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The University of Southampton
Global Network for Anti-Microbial Resistance and Infection Prevention

New insights into detecting microbials in fresh produce

Published: 23 April 2018
Ensuring watercress is safe to eat

Recently published research, based on the PhD of NAMRIP member Callum Highmore (supervised by Professor Bill Keevil), shows that chlorine, commonly used to clean fresh produce such as salad and spinach, can actually cause bugs to go undetected.

The paper Viable-but-nonculturable Listeria monocytogenes and Salmonella enterica Serovar Thompson induced by chlorine stress remain infectious (by Callum Highmore, Jennifer Warner, Sandra Wilks, Steve Rothwell and Bill Keevil) is published in the current issue of mBio, the lead journal for the American Society for Microbiology.

The research was carried out to investigate the danger of foodborne pathogens in fresh produce entering a state called viable but nonculturable (VBNC). 


Callum Highmore in the laboratory
Callum Highmore in the laboratory

As Callum explained: “A wide range of bacteria are known to go into the VBNC state when exposed to a growing number of physical or chemical stresses, however there is very little consensus on what this means for their survival and pathogenicity. This could be a particular problem for fresh produce such as salads, as they often aren’t cooked and rely on factory processes for their decontamination. We have shown that the commonly used sanitiser chlorine is not wholly effective in killing foodborne pathogens Listeria monocytogenes and Salmonella enterica, and any survivors become VBNC. This could allow them to go undetected using standard microbiological methods, and reach consumers via food products."

Describing how VBNC pathogens can then go on to cause harm, Callum explained: “Our paper shows that the pathogens made VBNC through chlorine exposure are still infectious to the animal model Caenorhabditis elegans. This confirms not only that chlorine is ineffective at killing pathogenic bacteria, but chlorine treatment can mask the detection of VBNC pathogens that are capable of causing disease.”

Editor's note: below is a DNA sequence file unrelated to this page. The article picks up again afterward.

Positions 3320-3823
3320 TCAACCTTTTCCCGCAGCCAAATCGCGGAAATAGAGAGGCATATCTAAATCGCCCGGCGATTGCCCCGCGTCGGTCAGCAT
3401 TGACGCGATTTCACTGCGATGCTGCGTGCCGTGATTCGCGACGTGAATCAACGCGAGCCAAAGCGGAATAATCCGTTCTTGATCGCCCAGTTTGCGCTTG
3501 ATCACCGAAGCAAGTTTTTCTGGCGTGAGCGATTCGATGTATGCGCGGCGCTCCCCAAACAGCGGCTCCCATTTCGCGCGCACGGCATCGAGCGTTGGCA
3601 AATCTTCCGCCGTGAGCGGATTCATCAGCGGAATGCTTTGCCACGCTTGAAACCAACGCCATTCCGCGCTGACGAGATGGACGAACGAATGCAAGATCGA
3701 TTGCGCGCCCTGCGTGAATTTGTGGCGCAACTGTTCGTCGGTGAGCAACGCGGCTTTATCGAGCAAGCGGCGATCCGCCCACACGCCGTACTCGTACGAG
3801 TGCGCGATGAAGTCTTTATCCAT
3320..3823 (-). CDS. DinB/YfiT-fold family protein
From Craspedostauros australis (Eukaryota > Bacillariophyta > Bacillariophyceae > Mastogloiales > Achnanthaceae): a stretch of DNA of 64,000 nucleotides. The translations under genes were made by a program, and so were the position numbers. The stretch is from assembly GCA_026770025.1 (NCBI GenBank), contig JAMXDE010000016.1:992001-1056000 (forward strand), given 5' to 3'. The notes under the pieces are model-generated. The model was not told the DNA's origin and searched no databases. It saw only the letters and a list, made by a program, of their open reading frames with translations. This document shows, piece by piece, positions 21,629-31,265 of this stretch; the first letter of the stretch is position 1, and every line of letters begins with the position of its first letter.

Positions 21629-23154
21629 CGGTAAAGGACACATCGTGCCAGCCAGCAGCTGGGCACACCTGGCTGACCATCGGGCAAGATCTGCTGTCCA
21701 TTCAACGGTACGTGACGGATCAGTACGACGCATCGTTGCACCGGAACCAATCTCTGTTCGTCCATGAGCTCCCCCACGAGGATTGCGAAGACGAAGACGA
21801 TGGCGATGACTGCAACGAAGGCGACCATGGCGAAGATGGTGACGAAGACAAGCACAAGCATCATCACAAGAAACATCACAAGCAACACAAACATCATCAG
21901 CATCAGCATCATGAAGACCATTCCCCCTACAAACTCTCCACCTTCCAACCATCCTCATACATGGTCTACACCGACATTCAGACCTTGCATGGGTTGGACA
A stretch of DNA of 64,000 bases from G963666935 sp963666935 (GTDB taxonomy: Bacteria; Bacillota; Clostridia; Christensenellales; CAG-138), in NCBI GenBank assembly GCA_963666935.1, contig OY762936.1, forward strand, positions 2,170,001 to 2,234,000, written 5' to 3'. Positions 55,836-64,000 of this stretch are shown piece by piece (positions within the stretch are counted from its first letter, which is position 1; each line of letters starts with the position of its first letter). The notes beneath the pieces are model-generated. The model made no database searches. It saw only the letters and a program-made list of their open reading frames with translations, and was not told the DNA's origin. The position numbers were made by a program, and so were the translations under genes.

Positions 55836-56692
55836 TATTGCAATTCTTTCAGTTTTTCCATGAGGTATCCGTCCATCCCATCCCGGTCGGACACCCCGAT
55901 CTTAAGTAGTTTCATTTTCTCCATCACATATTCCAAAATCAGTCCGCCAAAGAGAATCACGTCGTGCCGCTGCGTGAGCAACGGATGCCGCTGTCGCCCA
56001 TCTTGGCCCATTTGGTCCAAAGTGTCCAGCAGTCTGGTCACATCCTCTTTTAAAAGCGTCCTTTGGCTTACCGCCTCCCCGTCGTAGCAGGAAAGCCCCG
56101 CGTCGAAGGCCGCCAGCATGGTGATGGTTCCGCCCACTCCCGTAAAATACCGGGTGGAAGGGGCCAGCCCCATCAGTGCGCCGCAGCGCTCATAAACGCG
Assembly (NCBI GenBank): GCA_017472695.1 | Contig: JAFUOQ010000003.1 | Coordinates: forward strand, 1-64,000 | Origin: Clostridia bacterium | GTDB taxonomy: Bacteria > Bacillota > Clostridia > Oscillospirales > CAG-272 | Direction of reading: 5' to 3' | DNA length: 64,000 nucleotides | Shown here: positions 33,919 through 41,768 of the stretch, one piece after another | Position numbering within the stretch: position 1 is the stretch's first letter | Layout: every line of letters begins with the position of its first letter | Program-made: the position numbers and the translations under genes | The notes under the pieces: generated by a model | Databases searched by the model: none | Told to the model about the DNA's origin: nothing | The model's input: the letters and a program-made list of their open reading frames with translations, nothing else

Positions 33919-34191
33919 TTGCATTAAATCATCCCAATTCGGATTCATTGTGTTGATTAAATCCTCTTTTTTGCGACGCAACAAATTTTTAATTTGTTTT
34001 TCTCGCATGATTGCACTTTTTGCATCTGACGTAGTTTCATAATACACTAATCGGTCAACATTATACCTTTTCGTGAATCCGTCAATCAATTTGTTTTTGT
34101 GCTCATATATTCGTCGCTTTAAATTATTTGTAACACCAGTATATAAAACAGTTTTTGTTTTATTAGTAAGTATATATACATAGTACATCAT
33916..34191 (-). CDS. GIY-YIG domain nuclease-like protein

Callum added: "I am very grateful for the opportunity to research this topic for my PhD alongside such a great team”.

Professor Bill Keevil, Head of the Microbiology Group here at the University of Southampton added: “This important work is a major breakthrough, after 100 years of relying on chlorine to sanitise foods and drinking water, and may explain the many unrecognised or untraceable disease outbreaks relying on the gold standard of culture recovery. The problem with fresh produce, such as lettuce and spinach, is that many people eat it fresh, so it misses the cooking step which would kill most pathogens, one reason why companies have relied on chlorine washing before sale.”

Vitacress Salads, who partly sponsored the study, wash their produce in spring water, avoiding the consequences of VBNC pathogens caused by cleaning with chemicals. Dr Steve Rothwell from Vitacress Salads added “This latest publication further validates our adoption of an environment and consumer friendly wash process, suggesting that whilst chlorine washed salads may sometimes yield lower microbial counts, the chlorine could simply be hiding potential problems that we would see and address.”

Further research is required to fully understand the VBNC state and develop a method to detect VBNC pathogens in fresh produce that can be used within the agricultural industry.



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